The RLA launched a collection of essays looking at the future of the PRS as part of its 20th anniversary celebrations.
Polly Neate, chief executive of homeless charity Shelter, was one of the contributors to ‘Private Renting: A Vision for the Future’.
In her piece she praises the RLA, which she says has done ‘great work over the past 20 years to educate landlords and equip them with the knowledge they need in order to ensure they are providing good homes’.
She said she hopes more can be done over the next 20 years to reach landlords who would not fall into the ‘rogue’ category, but who do not have the necessary knowledge and training to meet their responsibilities.
She said: “Shelter’s vision is simple, and hopefully uncontroversial: we are working towards a day when everyone has a safe, secure and affordable home.
This vision applies to the private rented sector (PRS) as much as any other housing tenure.
Whether you own your own home, rent from the council, rent from a private individual, you have the right to a home that enables you to thrive, to achieve your potential.
As long as so many of our fellow citizens are denied this, our country falls short of its potential as well.
At Shelter, our job to is try and make that vision come true, because we are accountable to the people who need us, who use our services every day.
And with so many people now privately renting, this inevitably means we spend a lot of time thinking about the PRS – a sector which is now responsible for providing a home to one in every five households in the country.
This has not always been the case. In fact, the sector has doubled in size over the past decade and with that rapid expansion has come a new set of challenges.
Specifically, it’s taken a little while for our perceptions of who lives in the PRS to catch up with the reality.
Lots of people, including many law-makers, are still holding on to an outdated view on renting in which the vast majority of renters are students or transient workers who need and want a short-term housing solution.
But we know that is no longer accurate. The face of renting has changed beyond recognition.
The PRS is now home to many more people with a wider variety of household incomes encompassing households who, in a previous generation, may have owned their own home or been able to access social housing.
The PRS is home to millions of children – with 1 in 4 families with children now renting privately – and an increasing number of older people for whom renting is not a stop-gap measure.
House prices have spiralled so far out of reach of working families and social housing is so scarce and tightly rationed, that many have no option but to rent long term.
Lots of renters are therefore seeking to put down roots, to establish their place as part of a settled community, and a home that serves as the foundation for the other aspects of their lives: health care, school, family links, friendships.
Renting has the potential to provide those long term, decent homes that people are looking for and, in many cases, it does.
But in our services, we routinely see the opposite, the very worst of the sector. On a daily basis, across the country, our frontline workers are supporting tenants who are suffering at the hands of irresponsible or even law-breaking “rogue” landlords.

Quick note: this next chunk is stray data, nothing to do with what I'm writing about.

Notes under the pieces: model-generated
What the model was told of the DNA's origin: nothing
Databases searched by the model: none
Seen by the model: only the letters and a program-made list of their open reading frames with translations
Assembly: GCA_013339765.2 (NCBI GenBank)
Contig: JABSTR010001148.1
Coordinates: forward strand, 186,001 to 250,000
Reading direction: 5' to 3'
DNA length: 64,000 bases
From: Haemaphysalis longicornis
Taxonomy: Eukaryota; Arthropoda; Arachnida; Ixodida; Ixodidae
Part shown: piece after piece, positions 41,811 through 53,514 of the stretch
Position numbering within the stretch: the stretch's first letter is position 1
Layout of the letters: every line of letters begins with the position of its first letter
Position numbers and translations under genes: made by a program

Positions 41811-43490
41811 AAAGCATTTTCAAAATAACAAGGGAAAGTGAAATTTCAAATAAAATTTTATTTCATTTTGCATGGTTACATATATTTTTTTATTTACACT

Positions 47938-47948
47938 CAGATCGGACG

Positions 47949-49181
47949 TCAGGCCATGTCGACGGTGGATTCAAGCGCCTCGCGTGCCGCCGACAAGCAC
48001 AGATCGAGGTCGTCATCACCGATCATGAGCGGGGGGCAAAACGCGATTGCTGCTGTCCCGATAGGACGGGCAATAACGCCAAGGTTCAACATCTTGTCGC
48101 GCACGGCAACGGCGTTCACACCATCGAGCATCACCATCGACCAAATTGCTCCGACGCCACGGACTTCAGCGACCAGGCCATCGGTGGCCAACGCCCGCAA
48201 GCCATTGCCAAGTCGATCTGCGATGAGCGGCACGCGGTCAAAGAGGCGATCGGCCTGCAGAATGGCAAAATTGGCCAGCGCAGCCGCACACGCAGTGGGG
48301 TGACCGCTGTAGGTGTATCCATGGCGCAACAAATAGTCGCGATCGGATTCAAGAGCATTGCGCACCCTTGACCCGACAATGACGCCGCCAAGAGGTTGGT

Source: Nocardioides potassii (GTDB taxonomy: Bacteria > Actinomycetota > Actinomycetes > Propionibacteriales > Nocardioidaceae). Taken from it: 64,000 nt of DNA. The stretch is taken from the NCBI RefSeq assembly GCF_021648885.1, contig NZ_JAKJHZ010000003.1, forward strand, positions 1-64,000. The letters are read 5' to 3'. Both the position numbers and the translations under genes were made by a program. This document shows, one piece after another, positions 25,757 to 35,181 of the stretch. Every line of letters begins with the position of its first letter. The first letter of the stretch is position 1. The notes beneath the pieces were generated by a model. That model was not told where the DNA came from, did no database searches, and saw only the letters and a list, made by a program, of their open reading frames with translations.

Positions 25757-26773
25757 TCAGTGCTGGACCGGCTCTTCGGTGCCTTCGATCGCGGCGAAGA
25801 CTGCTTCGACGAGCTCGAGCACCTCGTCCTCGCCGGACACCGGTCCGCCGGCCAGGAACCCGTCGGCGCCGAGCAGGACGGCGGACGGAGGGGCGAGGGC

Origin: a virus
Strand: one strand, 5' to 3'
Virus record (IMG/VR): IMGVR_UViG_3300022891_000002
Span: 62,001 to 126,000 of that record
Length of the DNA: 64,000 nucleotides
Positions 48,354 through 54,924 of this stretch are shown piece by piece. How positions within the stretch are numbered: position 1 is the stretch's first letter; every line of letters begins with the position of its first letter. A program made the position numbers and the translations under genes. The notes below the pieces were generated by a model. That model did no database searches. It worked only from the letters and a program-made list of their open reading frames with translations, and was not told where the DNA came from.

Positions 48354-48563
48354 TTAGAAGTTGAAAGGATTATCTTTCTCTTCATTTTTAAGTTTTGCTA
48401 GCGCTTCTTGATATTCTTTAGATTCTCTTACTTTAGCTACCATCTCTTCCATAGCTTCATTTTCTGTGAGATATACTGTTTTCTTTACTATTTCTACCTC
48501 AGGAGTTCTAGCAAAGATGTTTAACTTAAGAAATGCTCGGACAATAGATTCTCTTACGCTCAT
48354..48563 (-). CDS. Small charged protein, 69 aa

At the same time, organisations like the Residential Landlord’s Association (RLA) are dealing with landlords at the other end of the scale – the many landlords who have joined an organisation to get advice and resources which help them fulfil their legal obligations and do a good job.
These polarised experiences have led to some lively policy discussions between Shelter and the RLA over the years.
And this in turn has influenced the way we’ve come to think about the PRS: landlords are either fully engaged with trends in their sector, or criminal and rogue.
But increasingly I feel that this may not be the most helpful way to think about the sector because it’s too simplistic and misses out great swathes of landlords who do not fit either description.
I’m increasingly thinking about those landlords whose behaviour and attitudes exist in the space between the RLA members and the ‘rogues’.
The ones for whom becoming a landlord was necessitated by circumstance and wasn’t a conscious decision, the ones who have no interest in finding out more about the responsibility of providing another person’s home.
These landlords may not be wilfully exploitative, but their disengagement and lack of awareness have serious consequences for their tenants and the lives being built in their properties
It is an enormous responsibility to be a landlord and it isn’t something that should be done half-heartedly.
The Residential Landlords Association has done great work over the past 20 years to educate landlords and equip them with the knowledge they need in order to ensure they are providing good homes.
My hope for the next 20 years is that we can reach more of those ‘in-between’ landlords and create a sector which is fully equipped across the board to provide the long term, stable, good quality homes that are the foundation of wellbeing for individuals, families, communities and our society.”
The essays, collated by the RLA, were provided by organisations representing tenants, landlords, enforcing bodies and think tanks and we will be focusing on one a week in the months ahead.
To read the full collection visit: www.rla.org.uk/futurePRSessays